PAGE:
System Administrators must configure their systems to automatically terminate idle user sessions to prevent unauthorised individuals from taking advantage of long-idle sessions to steal credentials or information. Furthermore, systems must require re-authentication when using “sudo”, otherwise privilege escalation could happen unnoticed and compromise your system.
Defense Information System Agency regulations set forth strict security requirements that any individual working on government systems and software must abide by, known as Security Technical Implementation Guides or STIGs for short. These checklists offer guidance on how to set up IT products like routers, servers and operating systems securely – these guides also aim at minimizing cybersecurity threats such as breach. There are hundreds of such guides created with specific pieces of software hardware or devices in mind – there’s even one designed just for routers!
Many Department of Defense (DoD) agencies use off-the-shelf IT products within their networks, and STIGs assist agencies in making sure these solutions are as secure as possible. Their goal is to reduce attacks or outages that might affect other federal networks connected to DoD networks, while simultaneously working to reduce vulnerabilities that could lead to breaches, hacking or other security issues by setting configuration standards that are much stricter than default settings from vendors.
DoD agencies looking to implement FileCloud as part of their IT solutions must first ensure it satisfies DISA’s Strategic Technology Implementation Guidance Guidelines (STIGS), otherwise they must look elsewhere for solutions which comply with DISA requirements.
All RHEL 8 installations must include an /etc/sudoers file containing a list of authorized “sudo” users, so that even users with lower privilege levels than root can still execute commands that are normally reserved for root accounts or other privileged system accounts – this ensures an attacker cannot gain access to your system by having lower access rights than root does.
As part of an additional security measure, users should ensure all operating system patches have been applied and up-to-date. Furthermore, they should set their operating system to display the Standard Mandatory DoD Notice and Consent Banner which informs users they are accessing a USG Information System solely for authorized United States Government use.
The Department of Defense (DoD) developed STIGs (System Technical Implementation Guidelines) as a safeguard to secure its computer systems against cybersecurity risks and vulnerabilities. A STIG serves as a checklist that offers instructions for configuring IT solutions securely, helping mitigate cyberattack risk. There are hundreds of these checklists for various software, routers, operating systems and IT products – each contains unique rules with specific tests in order to meet them; one test may simply involve inspecting configuration files while others require performing lengthy commands on remote systems.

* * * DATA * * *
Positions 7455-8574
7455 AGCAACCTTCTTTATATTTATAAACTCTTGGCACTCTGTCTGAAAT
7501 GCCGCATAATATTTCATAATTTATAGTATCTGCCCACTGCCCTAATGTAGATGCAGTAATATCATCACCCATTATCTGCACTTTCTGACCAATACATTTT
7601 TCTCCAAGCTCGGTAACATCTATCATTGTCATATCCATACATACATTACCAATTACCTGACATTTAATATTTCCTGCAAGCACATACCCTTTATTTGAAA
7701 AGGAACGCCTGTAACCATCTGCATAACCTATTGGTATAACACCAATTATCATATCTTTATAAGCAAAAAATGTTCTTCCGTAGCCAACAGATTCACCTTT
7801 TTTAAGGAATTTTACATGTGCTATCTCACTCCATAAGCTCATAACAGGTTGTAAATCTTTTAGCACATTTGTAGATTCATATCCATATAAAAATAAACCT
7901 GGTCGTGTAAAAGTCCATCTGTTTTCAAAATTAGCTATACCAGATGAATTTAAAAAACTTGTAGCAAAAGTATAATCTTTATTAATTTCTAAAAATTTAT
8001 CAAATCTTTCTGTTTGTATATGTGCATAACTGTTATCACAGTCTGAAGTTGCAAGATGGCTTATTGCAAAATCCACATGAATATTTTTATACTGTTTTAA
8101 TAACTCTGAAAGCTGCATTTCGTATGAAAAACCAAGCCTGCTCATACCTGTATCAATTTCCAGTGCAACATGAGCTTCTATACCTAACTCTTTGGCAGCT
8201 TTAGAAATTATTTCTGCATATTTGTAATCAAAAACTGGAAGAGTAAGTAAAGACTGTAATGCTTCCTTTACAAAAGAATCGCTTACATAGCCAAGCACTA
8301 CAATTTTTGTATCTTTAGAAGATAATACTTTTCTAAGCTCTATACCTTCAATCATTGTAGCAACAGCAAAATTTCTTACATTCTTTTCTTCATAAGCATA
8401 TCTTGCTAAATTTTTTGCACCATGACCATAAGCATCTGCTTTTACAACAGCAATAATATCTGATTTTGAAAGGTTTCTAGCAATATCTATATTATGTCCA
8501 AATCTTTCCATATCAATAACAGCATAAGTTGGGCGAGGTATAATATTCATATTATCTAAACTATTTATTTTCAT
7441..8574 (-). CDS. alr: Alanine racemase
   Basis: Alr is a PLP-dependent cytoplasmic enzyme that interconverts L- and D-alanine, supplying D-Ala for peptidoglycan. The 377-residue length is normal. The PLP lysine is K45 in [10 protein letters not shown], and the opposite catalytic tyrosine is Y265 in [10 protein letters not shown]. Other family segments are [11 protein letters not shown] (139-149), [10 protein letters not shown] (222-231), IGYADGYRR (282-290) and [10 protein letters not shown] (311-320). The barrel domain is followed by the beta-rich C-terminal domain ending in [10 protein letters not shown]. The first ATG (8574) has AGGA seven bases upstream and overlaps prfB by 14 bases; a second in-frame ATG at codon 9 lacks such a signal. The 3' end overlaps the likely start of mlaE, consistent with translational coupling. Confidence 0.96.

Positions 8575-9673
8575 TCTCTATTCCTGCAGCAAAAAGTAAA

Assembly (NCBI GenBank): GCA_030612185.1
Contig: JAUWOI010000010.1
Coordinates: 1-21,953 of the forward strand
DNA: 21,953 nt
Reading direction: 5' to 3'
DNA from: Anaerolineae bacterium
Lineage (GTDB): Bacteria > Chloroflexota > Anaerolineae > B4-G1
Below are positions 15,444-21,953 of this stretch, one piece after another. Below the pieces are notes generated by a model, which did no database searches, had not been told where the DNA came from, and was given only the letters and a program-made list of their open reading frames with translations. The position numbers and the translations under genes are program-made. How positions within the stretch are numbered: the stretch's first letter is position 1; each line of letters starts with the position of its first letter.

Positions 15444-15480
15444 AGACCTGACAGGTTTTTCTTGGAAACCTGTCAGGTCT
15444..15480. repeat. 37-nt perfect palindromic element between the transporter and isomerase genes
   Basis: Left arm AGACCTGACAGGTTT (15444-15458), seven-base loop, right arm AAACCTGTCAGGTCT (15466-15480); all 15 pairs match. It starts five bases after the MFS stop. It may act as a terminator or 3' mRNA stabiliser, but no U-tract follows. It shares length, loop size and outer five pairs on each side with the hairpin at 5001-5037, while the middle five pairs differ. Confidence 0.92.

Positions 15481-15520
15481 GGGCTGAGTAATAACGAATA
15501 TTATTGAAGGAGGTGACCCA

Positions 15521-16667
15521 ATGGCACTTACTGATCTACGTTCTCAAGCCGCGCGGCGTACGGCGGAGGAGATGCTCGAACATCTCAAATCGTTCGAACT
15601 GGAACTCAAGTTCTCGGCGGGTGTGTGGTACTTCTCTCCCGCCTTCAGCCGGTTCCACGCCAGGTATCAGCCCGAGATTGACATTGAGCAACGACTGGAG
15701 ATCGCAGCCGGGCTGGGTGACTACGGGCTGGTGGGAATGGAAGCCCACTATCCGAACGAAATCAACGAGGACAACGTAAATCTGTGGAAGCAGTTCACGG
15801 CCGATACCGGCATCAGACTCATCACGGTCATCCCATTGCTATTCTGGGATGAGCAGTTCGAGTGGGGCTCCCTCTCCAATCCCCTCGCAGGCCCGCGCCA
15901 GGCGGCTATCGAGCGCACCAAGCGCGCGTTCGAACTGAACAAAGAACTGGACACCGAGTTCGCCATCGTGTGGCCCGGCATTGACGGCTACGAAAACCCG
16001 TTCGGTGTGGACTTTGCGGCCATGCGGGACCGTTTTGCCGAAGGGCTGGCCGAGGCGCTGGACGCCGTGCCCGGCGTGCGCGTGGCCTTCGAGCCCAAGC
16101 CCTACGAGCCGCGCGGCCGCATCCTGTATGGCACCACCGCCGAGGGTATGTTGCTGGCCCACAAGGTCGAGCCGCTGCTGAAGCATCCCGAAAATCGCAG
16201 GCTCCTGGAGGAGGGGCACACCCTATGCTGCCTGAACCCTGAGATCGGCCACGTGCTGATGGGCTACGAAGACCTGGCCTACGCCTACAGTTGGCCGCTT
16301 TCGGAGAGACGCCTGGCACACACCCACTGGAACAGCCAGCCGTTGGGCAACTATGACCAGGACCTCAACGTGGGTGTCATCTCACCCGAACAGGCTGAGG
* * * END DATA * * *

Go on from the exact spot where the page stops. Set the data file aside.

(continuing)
One rule might require you to disable Trivial File Transfer Protocol (TFTP) servers unless they are required for operational support, given TFTP is a simple file transfer protocol used for sending files over networks and can easily be exploited by attackers. Another may ask that unprivileged users avoid kernel profiling; profiling can be used by malicious individuals to gather confidential data and alter existing files without authorization.
Revocation of certificates that authenticate remote servers is another standard rule, providing the means for verifying that their systems have not been compromised by third-parties and protecting from any possible attacks by only allowing legitimate data transfer over networks. This helps mitigate attacks while mitigating risks as only relevant information will travel over the network.
Other maintenance procedures of note include installing NIST FIPS-validated cryptography and disabling any graphical user interfaces on your RHEL 8 server – these steps must be undertaken to protect sensitive data in accordance with federal laws, Executive Orders, directives, policies or regulations.
The CIS Red Hat Enterprise Linux 8 STIG hardened image can assist with these maintenance procedures. Pre-hardened to industry-recognized security guidance and patched monthly, this image serves as an aid when maintaining RHEL 8 servers manually. You can download it directly from CIS website (but must first have an active account with them); alternatively you may install DISA’s SIG RHEL 8 template using YUM package manager.